Facebook founder and chief executive Mark Zuckerberg waving from a trolley during the San Francisco Lesbian Gay Bisexual Transgender Pride Celebration on June 30, 2013. Facebook had about 700 employees, or 15 percent of its workforce, at the parade.
Snapchat, a popular video- and photo-sharing service which has raised its valuation from $800 million to $3 to $4 billion, turned down a $1 billion offer from Facebook.
The news came after Snapchat announced it's looking to raise $200 million in a second round of funding, according to the Wall Street Journal. Snapchat is a mobile-messaging service that specializes in snaps, or photos with messages, that disappear within 10 seconds. However, despite the 350 million messages shared per day, the app doesn't really make any money right now.
Still, despite the lack of revenue, its popularity with teens and young adults are making advertisers and marketers extremely interested in the service. Not surprisingly, Facebook also took an interest. Unnamed sources told the WSJ that Facebook chief and founder Mark Zuckerberg approached the startup with a $1 billion offer but was rebuffed by its CEO and founder Evan Spiegel.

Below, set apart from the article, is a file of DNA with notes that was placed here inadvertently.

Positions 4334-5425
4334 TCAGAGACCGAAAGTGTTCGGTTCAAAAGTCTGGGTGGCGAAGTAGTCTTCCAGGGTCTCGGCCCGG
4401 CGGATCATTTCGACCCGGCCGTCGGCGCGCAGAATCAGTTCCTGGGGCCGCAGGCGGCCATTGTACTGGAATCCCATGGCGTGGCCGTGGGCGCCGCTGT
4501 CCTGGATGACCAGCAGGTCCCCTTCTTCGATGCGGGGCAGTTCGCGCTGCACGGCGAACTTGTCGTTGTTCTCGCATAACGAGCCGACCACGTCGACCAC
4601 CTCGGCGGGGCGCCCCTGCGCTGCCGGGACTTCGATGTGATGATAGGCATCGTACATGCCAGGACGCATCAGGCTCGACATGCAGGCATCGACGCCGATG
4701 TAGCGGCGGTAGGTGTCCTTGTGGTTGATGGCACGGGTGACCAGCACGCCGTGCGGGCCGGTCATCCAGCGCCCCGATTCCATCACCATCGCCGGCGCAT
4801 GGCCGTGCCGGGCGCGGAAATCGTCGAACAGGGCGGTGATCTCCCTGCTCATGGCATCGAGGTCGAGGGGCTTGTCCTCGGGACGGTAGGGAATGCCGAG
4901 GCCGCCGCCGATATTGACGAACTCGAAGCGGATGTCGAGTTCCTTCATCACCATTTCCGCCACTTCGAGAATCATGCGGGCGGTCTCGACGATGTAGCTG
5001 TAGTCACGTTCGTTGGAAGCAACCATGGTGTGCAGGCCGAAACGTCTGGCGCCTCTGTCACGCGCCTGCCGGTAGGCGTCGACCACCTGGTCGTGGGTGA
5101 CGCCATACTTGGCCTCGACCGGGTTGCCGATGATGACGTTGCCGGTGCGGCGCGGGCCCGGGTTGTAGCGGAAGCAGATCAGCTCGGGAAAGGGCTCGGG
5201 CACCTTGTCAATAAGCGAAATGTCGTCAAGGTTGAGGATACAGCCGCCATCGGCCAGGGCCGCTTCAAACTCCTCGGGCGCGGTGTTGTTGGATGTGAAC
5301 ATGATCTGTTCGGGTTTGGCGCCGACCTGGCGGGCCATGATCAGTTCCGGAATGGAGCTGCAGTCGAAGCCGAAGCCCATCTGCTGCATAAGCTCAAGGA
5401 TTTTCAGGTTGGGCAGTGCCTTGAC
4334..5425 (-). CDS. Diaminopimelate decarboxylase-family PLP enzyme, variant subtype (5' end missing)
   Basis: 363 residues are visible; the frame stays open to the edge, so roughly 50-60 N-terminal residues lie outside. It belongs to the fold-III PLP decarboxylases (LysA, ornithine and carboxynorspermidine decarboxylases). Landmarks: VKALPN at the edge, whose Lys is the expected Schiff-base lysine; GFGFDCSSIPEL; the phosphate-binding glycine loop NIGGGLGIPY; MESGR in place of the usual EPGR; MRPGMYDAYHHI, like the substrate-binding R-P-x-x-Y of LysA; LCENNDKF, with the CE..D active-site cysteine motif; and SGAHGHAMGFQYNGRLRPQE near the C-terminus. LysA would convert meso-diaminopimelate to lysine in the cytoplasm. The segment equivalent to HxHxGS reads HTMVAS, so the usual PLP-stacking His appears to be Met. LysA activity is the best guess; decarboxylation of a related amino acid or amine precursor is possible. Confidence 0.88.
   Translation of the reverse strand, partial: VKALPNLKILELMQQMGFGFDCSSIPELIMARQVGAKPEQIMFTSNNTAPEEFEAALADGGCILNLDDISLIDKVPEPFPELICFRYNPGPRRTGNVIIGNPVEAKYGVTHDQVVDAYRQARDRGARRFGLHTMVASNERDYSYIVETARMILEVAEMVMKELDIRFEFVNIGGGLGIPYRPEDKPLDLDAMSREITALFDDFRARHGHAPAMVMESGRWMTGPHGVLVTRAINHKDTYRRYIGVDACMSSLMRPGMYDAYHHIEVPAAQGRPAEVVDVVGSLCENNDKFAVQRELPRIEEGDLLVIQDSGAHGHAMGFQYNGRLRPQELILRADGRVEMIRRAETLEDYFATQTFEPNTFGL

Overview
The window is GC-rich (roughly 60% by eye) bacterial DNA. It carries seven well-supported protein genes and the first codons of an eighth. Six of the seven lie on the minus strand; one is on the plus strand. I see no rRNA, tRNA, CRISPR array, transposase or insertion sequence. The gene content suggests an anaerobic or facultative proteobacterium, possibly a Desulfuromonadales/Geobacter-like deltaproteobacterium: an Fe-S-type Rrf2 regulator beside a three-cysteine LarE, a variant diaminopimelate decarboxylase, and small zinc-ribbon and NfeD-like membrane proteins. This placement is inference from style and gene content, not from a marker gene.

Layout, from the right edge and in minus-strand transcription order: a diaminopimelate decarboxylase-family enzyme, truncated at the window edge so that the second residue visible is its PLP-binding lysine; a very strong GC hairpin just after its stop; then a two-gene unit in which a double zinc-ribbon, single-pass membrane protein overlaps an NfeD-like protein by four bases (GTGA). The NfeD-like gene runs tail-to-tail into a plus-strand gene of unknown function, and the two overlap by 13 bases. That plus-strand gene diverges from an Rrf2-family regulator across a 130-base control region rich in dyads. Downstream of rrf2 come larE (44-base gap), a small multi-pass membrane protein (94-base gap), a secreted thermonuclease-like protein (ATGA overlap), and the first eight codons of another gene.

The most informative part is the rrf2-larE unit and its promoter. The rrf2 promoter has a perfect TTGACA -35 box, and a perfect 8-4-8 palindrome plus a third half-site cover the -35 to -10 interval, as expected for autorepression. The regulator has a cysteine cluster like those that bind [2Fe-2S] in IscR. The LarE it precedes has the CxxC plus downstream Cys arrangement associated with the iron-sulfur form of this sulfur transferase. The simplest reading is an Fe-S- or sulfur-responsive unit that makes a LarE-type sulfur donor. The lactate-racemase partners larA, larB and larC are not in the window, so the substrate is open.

Neither Facebook nor Spiegel commented on the report.
Is Snapchat worth $3.5 billion? We don't think so, especially when it all the statistics we have on the startup come from the startup itself which cagily shies away from naming how many users it has. (While 350 million "snaps" sounds impressive, think of how many tweets you make on Twitter per day. Now imagine how many tweets you would create if you didn't have a full-time job. We come up with a generous 25, which would mean that Snapchat maybe has 14 million users.)
Add to the equation that Snapchat has no revenue or ad strategy in place, and that there are several similar apps in existence, notably Whatsapp
and WeChat. So is Snapchat unique enough to be worth more than other apps? It likely isn't.
Zuckerberg's offer to Snapchat, the same one made to Instagram
a year ago, was a solid one. We think its rejection of Facebook's offer will likely be regretted in a year's time.